Clean tech venture capitalists, known as a sunny, optimistic bunch, are finding a lot to like in solar.
A survey done by legal firm Cooley Godward Kronish found that clean tech investors believe that solar has the most long-term profit potential over the next five years, followed by "energy intelligence," or smart grid technologies. After that came biofuels and wind in terms of economic attractiveness.
Initial public offerings--which have been few and far between in IT for several years--do not appear to be the most common route to cash in.
Only 10 percent of the 75 Silicon Valley investors queried said that IPOs would be a viable exit strategy. Acquisition by another clean tech company, energy provider or utility was the most likely, according to the survey.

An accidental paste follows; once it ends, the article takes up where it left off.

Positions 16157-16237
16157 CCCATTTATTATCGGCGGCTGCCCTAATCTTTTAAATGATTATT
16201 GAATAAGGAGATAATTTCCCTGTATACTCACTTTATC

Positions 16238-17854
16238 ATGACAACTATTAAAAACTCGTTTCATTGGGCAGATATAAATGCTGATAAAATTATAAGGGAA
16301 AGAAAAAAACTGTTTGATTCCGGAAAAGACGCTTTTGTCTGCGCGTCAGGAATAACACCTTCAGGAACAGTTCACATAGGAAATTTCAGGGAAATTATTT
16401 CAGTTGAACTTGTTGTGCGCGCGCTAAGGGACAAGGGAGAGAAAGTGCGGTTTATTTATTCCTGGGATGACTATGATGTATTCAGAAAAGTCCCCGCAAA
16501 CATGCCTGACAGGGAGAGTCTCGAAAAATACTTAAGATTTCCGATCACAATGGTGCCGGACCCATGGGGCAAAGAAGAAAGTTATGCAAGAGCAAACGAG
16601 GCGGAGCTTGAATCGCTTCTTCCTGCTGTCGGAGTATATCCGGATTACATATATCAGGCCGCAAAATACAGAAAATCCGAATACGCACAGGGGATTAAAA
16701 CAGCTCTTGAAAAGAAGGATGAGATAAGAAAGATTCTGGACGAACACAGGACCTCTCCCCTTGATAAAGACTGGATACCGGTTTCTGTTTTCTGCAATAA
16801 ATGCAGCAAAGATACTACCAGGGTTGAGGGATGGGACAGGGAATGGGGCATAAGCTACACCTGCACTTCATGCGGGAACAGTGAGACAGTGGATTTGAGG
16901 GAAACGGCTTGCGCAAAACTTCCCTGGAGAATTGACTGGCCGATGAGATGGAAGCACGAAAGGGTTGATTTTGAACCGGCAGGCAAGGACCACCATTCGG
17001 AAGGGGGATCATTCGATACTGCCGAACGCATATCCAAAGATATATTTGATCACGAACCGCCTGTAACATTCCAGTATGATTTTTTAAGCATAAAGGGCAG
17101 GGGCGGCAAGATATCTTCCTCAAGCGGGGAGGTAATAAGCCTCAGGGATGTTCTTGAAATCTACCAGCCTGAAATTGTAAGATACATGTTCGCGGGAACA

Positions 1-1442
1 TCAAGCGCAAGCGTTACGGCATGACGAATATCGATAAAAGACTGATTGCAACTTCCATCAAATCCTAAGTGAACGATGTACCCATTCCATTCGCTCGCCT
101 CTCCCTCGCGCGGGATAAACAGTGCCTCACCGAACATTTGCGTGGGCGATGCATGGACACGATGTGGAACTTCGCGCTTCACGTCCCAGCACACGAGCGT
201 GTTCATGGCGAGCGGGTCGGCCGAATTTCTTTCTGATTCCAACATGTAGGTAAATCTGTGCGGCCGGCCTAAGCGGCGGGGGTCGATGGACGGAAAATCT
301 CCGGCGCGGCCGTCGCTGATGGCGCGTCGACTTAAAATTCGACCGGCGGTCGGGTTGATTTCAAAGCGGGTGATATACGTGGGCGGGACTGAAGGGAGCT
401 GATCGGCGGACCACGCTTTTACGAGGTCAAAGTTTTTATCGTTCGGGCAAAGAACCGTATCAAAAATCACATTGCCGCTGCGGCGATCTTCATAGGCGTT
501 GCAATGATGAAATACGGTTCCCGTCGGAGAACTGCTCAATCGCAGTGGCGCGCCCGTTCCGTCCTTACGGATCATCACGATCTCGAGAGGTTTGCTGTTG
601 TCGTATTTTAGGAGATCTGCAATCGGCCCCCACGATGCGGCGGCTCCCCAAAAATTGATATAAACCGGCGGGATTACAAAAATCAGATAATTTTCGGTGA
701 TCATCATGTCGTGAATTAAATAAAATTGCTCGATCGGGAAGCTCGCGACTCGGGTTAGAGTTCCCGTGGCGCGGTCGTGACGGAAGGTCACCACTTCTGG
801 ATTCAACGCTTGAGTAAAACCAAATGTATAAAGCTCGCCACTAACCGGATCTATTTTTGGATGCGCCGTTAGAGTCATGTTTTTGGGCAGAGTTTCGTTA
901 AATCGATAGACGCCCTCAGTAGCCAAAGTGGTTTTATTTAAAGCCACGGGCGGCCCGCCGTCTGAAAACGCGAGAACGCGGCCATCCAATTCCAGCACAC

There have already been IPOs from clean tech firms this year including Comverge which sells systems for automatically adjusting thermostats for energy efficiency. Ocean Power Technologies, which generates electricity from ocean waves, also went public this year.
Many people have questioned whether the investment boom in clean tech is leading to a bubble.
The survey's investors, perhaps not surprisingly, appeared to be convinced that demand will continue, fueled by consumers, government mandates and policies, and innovation.